From left, housemates Sam Lane, Zack Johnson, Dutch Seitz and Zach Lane have stocked up on extra food and toilet paper. Seitz is prepared to cede his bedroom to anyone who gets sick. MUST CREDIT: Photo for The Washington Post by Evelyn Hockstein
By The Washington Post · Maura Judkis · FEATURES, HOMEGARDEN, RELATIONSHIPS 

WASHINGTON – The best room in the four-dude D.C. group house is also the most isolated – up on the third floor, with pine-tree wall art, big windows and its own bathroom and shower. It belongs to Dutch Seitz. But if our current national nightmare infiltrates their home, the 26-year-old is prepared to move a few of his possessions to a small, spare room with an air mattress, allowing his coveted third-floor spot to become the infirmary.

That’s the deal he and his housemates made as Washington, along with much of the nation, girds itself for an outbreak: If one of them gets covid-19, the illness caused by the novel coronavirus, Seitz’s room is where the sick will go: sealed into the navy-and-white-clad annex without hesitation, with only a mounted stag for company. It’s like “The Cask of Amontillado,” but with Netflix.

Sam Lane and Dutch Seitz clean the spare bedroom in their Washington, D.C., group house. MUST CREDIT: Photo for The Washington Post by Evelyn Hockstein

Sam Lane and Dutch Seitz clean the spare bedroom in their Washington, D.C., group house. MUST CREDIT: Photo for The Washington Post by Evelyn Hockstein

“It’s a necessary sacrifice for the greater good,” says Seitz. Late last week, even though his housemates were in good health, he packed a bag of about 10 days’ worth of clothing to stash in the spare room so he could be ready to move there at a moment’s notice.

The designated sick room has its own climate control, so the sick person’s air wouldn’t recirculate back through the house’s HVAC. Between that and the private bathroom, it would be possible, in theory, to cut off contact between the infected housemate and his roommates, who would deliver food and medication outside his door.

Zach Lane has stocked up on nonperishable food and toilet paper. MUST CREDIT: Photo for The Washington Post by Evelyn Hockstein

Zach Lane has stocked up on nonperishable food and toilet paper. MUST CREDIT: Photo for The Washington Post by Evelyn Hockstein

It’s what the Centers for Disease Control and Prevention recommends in its guide to caring for a stricken member of your household: “Stay in a specific room” with its own bathroom, “avoid sharing personal household items” and “clean all ‘high-touch’ surfaces every day.”

“The only avenue we haven’t addressed is, once that person has healed, how we’d disinfect that room afterward,” he says. “It would be the responsibility of the person who was sick,” he supposes.”I would be following through with a secondary disinfectant after that.” (It’s all moot if more than one of them gets sick, of course.)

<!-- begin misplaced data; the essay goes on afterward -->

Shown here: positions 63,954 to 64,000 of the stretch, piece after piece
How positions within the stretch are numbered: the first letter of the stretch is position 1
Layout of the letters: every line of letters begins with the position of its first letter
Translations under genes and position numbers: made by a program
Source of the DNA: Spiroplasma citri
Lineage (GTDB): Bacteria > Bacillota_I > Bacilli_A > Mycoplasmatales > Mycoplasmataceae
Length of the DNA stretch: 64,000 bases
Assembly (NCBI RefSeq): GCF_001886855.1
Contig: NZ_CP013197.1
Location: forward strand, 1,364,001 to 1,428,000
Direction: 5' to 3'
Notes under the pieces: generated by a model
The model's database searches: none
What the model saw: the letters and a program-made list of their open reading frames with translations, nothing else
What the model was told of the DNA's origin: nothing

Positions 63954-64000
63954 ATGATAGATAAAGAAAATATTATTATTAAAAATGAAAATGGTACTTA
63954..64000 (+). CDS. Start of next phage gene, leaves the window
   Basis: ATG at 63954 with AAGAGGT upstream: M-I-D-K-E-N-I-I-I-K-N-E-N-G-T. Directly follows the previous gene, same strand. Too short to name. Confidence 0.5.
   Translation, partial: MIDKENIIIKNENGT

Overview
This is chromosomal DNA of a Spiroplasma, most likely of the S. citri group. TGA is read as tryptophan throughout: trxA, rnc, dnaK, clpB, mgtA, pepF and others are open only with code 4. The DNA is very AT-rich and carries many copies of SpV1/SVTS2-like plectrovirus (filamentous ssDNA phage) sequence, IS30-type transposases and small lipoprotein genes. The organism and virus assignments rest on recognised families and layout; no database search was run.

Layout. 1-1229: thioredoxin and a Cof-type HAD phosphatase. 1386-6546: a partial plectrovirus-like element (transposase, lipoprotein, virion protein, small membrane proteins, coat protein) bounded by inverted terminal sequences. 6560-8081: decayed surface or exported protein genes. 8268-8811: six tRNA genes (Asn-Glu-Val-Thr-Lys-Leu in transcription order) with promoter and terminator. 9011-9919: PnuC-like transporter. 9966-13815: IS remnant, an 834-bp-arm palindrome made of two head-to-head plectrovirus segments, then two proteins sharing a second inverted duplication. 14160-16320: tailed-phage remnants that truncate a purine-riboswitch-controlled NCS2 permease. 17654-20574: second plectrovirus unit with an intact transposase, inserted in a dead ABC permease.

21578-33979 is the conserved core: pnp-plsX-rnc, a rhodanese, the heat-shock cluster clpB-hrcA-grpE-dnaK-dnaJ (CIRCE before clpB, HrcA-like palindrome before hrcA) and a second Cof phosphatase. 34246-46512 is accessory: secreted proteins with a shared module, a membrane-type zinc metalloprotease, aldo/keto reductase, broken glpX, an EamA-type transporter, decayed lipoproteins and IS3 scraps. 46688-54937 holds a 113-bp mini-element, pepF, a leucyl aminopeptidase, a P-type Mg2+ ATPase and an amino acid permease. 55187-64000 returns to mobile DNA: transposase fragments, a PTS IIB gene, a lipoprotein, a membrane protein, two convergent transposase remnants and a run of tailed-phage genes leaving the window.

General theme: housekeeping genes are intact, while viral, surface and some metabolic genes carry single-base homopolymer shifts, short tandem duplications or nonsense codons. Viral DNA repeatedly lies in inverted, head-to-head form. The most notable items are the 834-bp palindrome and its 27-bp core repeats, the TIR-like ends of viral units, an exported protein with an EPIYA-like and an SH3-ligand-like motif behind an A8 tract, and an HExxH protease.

In communal houses across Washington right now, there are group texts and house meetings where discussions of who is responsible for scrubbing the toilet have given way to planning for what will happen if – when, really – the virus strikes. Few of these 20-somethings are worried about the actual symptoms – their demographic has among the best survival rates – but rather, the disruption to their lives and the possibility of transmission. Some of those housemates are longtime friends looking for an extension of college fun, while others are in the unnerving position of having to wait out a deadly global pandemic with a near-stranger from Craigslist. Maybe they are lucky to have each other. Or maybe they should have sprung for the tiny studio apartment instead. Maybe they’ll soon find out one way or the other.

“It’s easy to feel kind of powerless when you’re living with multiple people in a small space,” says Magen Eissenstat, a 25-year-old nonprofit worker who lives in a share house. “Your friends kind of become your family, and this has kind of driven that home. It’s made it a much bigger deal when you realize that you might be stuck in the house with people.”

People living in group houses can socially distance from the world, but not from one another.

“We all live so closely together and we share bathrooms,” says Jason Johnson, a 25-year-old Capitol Hill staffer who lives in a group house with three other roommates he found via Craigslist. If one were to get sick, “it’s almost inevitable that each of us is going to get the virus.”